And there's a further caution, I think. We worry a lot about physical and cultural imperialism. But there is also such a creature as temporal imperialism. We like the world we live in, and its values, and our perspective on "right" and "wrong" and other moral issues. But suppose that someone early in the European Enlightenment, convinced that medicine was a dangerous anti-religious plot by atheistic scientists, had gained the power to stop medicine to ensure that we all died at 30 to 35, as God intended us to? (This example seems more relevant to me with every passing year.) Suppose that we froze the prevalent moral view throughout much of human history that there were "people" and there were "barbarians" and that treating the latter like the former was not only unnecessary, but uneconomic? If one is dealing with issues that live and die in several years, ethics and morality can usually be regarded as fixed (if not universal), but is it not a dangerous hubris to impose our ethics on the further future by trying to freeze and shape their potential before they even speak? This does not call for that straw man, relativism, but it does suggest that a certain humility that reflects our status as temporary representatives of a far longer collective might not be inappropriate.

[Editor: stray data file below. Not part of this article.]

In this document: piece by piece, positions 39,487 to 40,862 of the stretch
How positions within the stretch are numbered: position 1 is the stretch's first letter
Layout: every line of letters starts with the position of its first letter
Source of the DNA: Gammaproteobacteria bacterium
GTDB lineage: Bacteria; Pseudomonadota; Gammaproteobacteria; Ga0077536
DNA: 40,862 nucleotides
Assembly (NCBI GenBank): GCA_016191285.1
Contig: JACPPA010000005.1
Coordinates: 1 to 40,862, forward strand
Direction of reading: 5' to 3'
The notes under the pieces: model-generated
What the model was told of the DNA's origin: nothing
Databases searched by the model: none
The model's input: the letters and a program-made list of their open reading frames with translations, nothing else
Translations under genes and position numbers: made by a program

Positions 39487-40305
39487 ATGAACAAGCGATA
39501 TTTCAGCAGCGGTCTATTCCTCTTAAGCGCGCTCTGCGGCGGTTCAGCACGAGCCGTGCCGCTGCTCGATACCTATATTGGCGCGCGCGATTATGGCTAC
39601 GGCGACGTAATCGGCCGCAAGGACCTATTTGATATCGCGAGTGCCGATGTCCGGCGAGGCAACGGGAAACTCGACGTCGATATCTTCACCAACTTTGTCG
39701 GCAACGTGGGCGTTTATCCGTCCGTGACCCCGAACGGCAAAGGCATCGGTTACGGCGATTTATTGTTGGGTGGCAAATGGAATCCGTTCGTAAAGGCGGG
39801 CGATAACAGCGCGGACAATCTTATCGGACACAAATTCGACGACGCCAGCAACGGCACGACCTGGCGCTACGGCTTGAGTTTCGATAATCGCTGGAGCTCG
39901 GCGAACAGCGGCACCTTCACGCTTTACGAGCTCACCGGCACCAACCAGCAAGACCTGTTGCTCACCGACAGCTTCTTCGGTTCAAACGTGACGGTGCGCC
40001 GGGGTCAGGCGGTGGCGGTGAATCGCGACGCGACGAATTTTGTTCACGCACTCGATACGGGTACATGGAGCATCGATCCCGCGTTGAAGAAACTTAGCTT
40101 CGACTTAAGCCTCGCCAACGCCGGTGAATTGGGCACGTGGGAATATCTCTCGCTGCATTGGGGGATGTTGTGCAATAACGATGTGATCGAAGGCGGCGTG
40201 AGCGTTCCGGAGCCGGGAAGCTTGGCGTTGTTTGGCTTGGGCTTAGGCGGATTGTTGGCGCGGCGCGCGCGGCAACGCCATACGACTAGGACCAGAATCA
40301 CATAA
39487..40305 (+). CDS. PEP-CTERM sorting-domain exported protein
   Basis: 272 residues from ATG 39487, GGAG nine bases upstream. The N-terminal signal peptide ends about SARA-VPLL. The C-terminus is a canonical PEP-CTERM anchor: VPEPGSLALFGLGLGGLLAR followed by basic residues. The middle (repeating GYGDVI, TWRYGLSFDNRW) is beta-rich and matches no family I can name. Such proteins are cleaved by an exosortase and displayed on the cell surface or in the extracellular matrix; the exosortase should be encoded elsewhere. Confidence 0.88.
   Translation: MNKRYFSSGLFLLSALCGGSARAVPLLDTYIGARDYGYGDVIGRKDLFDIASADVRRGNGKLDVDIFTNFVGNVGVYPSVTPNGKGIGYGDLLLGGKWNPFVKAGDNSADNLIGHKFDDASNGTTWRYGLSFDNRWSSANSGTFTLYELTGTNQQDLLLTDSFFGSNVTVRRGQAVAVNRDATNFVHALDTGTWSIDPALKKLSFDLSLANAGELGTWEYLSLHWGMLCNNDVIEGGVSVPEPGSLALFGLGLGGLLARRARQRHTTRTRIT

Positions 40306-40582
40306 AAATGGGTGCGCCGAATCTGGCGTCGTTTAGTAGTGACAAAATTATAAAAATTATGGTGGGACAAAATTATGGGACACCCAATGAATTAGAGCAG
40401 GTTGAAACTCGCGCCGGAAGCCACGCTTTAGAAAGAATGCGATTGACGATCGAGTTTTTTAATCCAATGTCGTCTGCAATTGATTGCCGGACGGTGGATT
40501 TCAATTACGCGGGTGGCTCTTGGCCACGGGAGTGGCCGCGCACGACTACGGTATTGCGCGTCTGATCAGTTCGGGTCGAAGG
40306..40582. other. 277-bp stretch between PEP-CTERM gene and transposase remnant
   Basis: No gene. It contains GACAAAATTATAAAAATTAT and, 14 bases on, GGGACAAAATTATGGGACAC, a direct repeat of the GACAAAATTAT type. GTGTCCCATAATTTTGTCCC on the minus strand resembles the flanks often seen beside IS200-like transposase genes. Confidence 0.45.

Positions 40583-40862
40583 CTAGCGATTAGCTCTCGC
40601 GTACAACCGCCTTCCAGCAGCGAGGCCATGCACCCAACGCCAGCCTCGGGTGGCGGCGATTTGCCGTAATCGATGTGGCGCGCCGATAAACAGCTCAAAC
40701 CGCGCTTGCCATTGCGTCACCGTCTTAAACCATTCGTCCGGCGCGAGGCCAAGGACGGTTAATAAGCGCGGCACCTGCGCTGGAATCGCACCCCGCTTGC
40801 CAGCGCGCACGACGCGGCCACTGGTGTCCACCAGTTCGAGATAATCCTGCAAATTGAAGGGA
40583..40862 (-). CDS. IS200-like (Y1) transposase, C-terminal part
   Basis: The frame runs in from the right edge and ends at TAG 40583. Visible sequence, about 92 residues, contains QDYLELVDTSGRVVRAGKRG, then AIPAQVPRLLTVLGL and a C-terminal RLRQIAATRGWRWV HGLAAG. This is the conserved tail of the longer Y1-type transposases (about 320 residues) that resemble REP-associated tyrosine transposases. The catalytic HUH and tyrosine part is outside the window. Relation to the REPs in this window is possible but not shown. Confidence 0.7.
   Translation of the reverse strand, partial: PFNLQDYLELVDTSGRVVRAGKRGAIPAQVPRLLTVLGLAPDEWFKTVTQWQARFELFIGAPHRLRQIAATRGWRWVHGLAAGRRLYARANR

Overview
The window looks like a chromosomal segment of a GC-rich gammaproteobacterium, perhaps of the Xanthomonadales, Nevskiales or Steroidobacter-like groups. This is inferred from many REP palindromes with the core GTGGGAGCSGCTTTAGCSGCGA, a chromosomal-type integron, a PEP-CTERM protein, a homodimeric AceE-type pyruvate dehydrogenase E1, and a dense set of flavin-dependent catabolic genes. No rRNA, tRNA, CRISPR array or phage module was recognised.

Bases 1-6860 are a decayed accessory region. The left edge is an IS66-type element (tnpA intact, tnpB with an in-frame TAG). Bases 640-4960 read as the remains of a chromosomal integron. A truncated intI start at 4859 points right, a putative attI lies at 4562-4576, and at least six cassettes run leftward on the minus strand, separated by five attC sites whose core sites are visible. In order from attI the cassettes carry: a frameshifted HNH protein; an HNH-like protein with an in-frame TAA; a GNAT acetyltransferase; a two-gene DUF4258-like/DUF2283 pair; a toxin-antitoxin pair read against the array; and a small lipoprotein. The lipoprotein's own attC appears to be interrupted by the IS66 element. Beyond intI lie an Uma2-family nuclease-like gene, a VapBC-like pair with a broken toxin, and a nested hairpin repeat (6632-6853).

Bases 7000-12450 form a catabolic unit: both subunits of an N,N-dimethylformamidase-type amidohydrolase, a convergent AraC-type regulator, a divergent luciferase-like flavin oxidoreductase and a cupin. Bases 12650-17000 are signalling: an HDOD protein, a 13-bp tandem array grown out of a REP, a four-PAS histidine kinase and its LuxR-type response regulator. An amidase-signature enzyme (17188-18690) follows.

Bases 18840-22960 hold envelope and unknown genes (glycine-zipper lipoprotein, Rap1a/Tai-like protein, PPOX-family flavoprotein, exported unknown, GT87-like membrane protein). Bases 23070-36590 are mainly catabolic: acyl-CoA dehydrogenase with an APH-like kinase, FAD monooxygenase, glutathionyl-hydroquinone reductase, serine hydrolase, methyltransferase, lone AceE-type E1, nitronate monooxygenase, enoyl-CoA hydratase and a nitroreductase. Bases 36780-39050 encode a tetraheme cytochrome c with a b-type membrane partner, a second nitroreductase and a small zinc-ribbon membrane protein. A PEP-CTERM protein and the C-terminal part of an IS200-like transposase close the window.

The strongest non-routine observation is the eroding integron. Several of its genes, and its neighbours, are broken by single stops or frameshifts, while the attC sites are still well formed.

But I'd like to return to a final observation. A lot of this dialog presupposes that 1) we have some sort of ability to control the evolutionary paths of these technologies, and 2) that we know enough about them to be able to do so rationally, ethically, and responsibly. Both of these questions require further research, but I think they are, at best, whistling in the dark. Do we really control where nanotechnology, or biotechnology, or information and communication technology, is going and what it will eventually give us the power to do? After all, many medical advances are "dual use" in the sense that, used for someone requiring medical attention, they cure; used for someone who is otherwise healthy, they enhance. Are we going to stop medical enhancements? Or regulate them? Our regulation of off-label cognitive enhancers is failing at every campus I'm familiar with, and not just with the students. And hasn't the EU has done its best to stop any agricultural genetically modified organisms from being planted anywhere, even if, like "golden rice" it potentially would avoid a lot of harm and loss of life? And failed? And didn't the previous American administration try to limit stem cell research, only to create state-based programs and drive leading researchers to other countries, where they continued their work? Historically, did the ban on gunpowder that the Japanese and, more informally, the Chinese implemented—and which they no doubt saw as ethically justified—work, or did eschewing this technology just open the way for British (and American) gunboats to sail up the Yanghtze in the 1840s onward, and Adm. Perry's "black ships" to force open Japan in 1853? Put another way: If the United States and the European Union decide not to pursue a particular enhancement technology for ethical reasons, why is there any reason in the world to expect other competing cultures to do so as well—especially when their religious or philosophic traditions, and their balancing of the risks and benefits of enhancement, may well be very different? I realize this poses a difficult conundrum: Do we really want to give other countries a veto over our moral decision? And yet, to ignore the fact that a decision against an enhancement technology may do nothing but weaken a society over time—because even if "we" stop, "they" won't—cannot be immaterial.